The AIOFP has made a passionate appeal to government to"level the playing field" in the financial advice industry, pointing to vertical integration and conflicts of interest ignored by FOFA.
While the federal Opposition and many in the mainstream media lament the proposed changes to FOFA, the Association of Independently Owned Financial Professionals has called for the government to make further amendments to end "blatant discrimination" against IFAs inherent in the current system.
In a formal submission to Treasury, seen by ifa, the AIOFP’s Consultative Committee of non-institutional dealer group chiefs laid out explicitly the business models and structures that stand in the way of an “even playing field” in the financial advice market.
“Over 90 per cent of the advice industry is financially cross-subsidised by administration revenue where institutions achieve it via vertically integrated models and SMSF advisers via SMSF structures,” the submission states.
“With the banning of platform administration revenue sharing with independent advisers, FOFA is turning a ‘blind eye’ to the institutions' vertically integrated models' cross-subsidisation activities and disregarding SMSF internal administration dealings.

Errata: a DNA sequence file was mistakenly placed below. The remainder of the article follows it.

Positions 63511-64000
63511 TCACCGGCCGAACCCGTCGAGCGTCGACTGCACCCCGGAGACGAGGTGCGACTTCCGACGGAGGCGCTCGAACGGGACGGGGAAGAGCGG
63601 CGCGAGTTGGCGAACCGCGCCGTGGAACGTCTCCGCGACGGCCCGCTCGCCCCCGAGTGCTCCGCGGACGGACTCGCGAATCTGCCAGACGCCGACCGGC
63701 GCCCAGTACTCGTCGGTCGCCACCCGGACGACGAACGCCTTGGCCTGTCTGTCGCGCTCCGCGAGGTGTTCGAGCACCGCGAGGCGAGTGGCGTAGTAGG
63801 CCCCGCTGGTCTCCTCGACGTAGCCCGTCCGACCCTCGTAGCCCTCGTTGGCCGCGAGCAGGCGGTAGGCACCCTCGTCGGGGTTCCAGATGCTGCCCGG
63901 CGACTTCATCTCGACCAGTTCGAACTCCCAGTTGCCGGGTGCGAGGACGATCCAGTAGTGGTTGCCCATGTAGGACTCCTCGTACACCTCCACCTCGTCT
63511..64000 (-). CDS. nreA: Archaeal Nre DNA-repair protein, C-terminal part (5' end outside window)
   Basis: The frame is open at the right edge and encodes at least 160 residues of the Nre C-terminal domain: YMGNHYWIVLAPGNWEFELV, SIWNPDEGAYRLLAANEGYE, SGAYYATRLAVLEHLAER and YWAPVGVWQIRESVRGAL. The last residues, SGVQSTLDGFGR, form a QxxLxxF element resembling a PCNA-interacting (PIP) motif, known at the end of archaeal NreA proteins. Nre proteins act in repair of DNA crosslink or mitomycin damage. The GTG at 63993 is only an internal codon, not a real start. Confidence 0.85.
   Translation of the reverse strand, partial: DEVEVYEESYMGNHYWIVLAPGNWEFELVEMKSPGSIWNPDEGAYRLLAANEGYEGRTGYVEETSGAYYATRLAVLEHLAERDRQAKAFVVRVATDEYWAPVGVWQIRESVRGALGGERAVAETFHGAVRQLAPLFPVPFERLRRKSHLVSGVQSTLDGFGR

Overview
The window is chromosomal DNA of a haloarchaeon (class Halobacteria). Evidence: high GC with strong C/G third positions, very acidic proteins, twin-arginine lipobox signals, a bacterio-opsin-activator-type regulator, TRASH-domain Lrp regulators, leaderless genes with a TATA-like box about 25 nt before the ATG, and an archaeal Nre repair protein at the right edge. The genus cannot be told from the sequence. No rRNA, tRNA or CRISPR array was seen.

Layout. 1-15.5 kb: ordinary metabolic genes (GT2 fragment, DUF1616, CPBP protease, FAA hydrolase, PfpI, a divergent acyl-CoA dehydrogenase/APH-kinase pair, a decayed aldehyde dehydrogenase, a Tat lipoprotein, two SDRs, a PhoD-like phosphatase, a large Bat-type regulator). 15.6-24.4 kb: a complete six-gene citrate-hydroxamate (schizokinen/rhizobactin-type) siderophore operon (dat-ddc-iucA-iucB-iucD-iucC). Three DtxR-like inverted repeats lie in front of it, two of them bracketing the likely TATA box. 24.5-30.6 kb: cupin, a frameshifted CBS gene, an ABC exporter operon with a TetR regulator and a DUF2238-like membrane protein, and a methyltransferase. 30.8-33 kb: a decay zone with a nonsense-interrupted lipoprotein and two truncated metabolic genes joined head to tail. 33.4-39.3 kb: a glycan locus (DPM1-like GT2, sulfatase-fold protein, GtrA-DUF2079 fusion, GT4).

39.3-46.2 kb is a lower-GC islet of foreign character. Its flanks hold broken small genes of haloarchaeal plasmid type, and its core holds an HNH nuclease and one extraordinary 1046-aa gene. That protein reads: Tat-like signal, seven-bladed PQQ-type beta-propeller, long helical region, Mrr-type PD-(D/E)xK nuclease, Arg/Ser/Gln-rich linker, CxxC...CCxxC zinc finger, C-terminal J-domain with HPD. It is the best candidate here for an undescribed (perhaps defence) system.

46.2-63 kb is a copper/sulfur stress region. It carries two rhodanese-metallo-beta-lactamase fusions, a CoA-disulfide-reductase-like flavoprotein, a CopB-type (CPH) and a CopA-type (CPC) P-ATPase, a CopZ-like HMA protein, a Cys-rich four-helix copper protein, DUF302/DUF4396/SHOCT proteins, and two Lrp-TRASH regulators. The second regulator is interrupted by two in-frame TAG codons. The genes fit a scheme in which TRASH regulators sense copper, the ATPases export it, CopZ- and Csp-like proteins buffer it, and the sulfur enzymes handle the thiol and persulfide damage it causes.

“Both activities are fundamentally conflicted as they are blatantly recommending their own internal administration services and disregarding all other options – surely the best interests regulations must come into play here.”
In order to end the “discrimination” against financial advisers not licensed by major financial product providers or those that choose not to provide SMSF services, the AIOFP reiterated its long-standing call for government to classify platforms as “administration services” rather than financial products.
Speaking to ifa, AIOFP executive director Peter Johnston clarified that the association is not opposed to the SMSF sector or vertically integrated institutions, but rather, seeks an end to the perceived double standard.
“[SMSF administration and vertically integrated models] can enjoy the benefits of cross-subsidisation ... so why can't independents who choose not to use SMSF structures or work for the institutions enjoy comparable conditions?” Mr Johnston asked.
At the AIOFP national conference, held in Hobart in late 2013, Assistant Treasurer Arthur Sinodinos indicated the issue of cross-subsidisation within vertically integrated business models was on the government’s radar and one of a number of issues in the financial advice industry under informal review.
The AIOFP runs a platform service, Personal Choice Private, which is 98 per cent-owned by AIOFP members and 2 per cent-owned by the association itself.
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